Interview With The Assassin

More shaggy dog story than a contribution to the ever-growing mountain of fact and fiction dealing with the Kennedy assassination, Neil Burger's feature film debut is a cleverly crafted but ultimately hollow mockumentary purporting to chronicle one man's search for the truth. Out-of-work news cameraman Ron Kobeleski (Dylan Haggerty) embarks on an harrowing...read more

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Reviewed by Ken Fox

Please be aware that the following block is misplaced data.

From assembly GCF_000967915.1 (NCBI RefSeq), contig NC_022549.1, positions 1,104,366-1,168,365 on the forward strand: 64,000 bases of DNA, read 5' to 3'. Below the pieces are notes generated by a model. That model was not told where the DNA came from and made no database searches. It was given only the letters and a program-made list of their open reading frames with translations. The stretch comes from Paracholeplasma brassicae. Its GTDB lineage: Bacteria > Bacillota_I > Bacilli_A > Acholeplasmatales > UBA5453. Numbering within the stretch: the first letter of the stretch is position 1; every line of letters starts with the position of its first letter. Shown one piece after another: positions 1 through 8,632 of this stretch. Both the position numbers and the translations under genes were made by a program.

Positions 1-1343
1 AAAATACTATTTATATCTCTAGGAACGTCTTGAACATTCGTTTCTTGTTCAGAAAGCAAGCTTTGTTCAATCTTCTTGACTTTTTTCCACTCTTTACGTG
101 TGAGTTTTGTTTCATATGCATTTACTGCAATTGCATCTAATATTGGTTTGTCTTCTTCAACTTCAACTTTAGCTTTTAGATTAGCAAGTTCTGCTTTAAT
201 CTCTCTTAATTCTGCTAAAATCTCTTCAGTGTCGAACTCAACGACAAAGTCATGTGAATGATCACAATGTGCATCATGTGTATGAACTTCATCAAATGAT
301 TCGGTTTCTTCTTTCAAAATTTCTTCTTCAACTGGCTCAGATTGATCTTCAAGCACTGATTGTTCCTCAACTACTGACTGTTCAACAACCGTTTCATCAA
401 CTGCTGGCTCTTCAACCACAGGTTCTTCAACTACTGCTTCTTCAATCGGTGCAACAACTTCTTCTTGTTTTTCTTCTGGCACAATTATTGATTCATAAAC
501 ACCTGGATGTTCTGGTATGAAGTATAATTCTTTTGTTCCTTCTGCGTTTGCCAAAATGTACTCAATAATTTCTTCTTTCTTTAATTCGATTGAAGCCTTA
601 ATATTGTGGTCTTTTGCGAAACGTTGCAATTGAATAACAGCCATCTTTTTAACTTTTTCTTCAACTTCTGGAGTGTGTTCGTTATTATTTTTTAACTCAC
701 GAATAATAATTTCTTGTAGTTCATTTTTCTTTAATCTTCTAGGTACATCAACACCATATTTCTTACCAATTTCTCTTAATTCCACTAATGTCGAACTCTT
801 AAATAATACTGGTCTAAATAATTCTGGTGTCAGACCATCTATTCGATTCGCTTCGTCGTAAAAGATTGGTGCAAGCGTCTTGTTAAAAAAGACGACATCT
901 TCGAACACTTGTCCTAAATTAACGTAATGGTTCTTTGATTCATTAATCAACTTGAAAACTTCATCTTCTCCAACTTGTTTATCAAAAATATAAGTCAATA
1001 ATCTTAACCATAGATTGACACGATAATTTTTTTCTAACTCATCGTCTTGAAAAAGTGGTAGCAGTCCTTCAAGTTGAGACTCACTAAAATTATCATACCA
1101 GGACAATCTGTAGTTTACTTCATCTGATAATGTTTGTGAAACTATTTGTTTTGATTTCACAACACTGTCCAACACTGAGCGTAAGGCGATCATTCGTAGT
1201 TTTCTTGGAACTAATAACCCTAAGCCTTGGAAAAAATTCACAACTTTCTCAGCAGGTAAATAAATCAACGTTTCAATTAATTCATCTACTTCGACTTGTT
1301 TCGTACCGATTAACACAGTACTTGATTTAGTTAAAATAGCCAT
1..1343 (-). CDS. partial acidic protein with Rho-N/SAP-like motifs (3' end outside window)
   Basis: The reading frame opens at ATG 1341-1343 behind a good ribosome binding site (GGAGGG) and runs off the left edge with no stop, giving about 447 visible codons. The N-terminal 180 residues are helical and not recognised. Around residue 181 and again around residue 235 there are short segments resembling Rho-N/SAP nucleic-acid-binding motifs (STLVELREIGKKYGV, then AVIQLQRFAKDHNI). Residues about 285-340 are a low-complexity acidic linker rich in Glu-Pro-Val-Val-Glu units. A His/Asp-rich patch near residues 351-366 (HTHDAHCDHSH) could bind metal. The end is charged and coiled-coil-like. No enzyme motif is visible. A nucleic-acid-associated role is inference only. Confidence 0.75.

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More shaggy dog story than a contribution to the ever-growing mountain of fact and fiction dealing with the Kennedy assassination, Neil Burger's feature film debut is a cleverly crafted but ultimately hollow mockumentary purporting to chronicle one man's search for the truth. Out-of-work news cameraman Ron Kobeleski (Dylan Haggerty) embarks on an harrowing odyssey into the paranoid heart of American history when he agrees to film one of his neighbors in sunny San Bernadino, Calif. Sixty-two-year-old Walter Ohlinger (Raymond J. Barry) is dying of cancer and has something he'd like to get off chest before he goes — a serious crime he says he committed nearly 40 years earlier. Walter wants Ron to get it all down on tape, but makes Ron promise not to show it to the police until after he dies; he doesn't want to spend his final days in a jail cell. Ron agrees, but has serious second thoughts the minute the camera starts rolling and Walter makes the startling claim the he was the second gunman in Dallas on the afternoon of Nov. 22, 1963. Walter insists he was the man on the grassy knoll who, as conspiracy theorists have long speculated, fired the shot that actually killed President Kennedy. He even has the shell casing to prove it. Ron is inclined to pack up his camera and go home, but after a ballistics expert (Steven Wu) assures him that the bullet from the casing was indeed fired sometime after 1962, Ron begins to suspect he's onto something huge. He agrees to follow Walter first to Dallas, then to D.C., in search of the shadowy figure Walter says trained him to kill the president. Given the premise and the spot-on documentary stylings, Berger's film is oddly uninvolving; while ostensibly about one of the great crimes of the 20th century, it lacks the fevered interweaving of fact and fiction that makes, say, Oliver Stone's JFK such a wild, loopy ride, and conspiracy theories in general such fun to entertain. Barry, however, is quite a creepy find: With his tinted aviator shades and granite poker-face, he exudes a chilling sangfroid that could mask a trained government assassin, a total madman or something in between.

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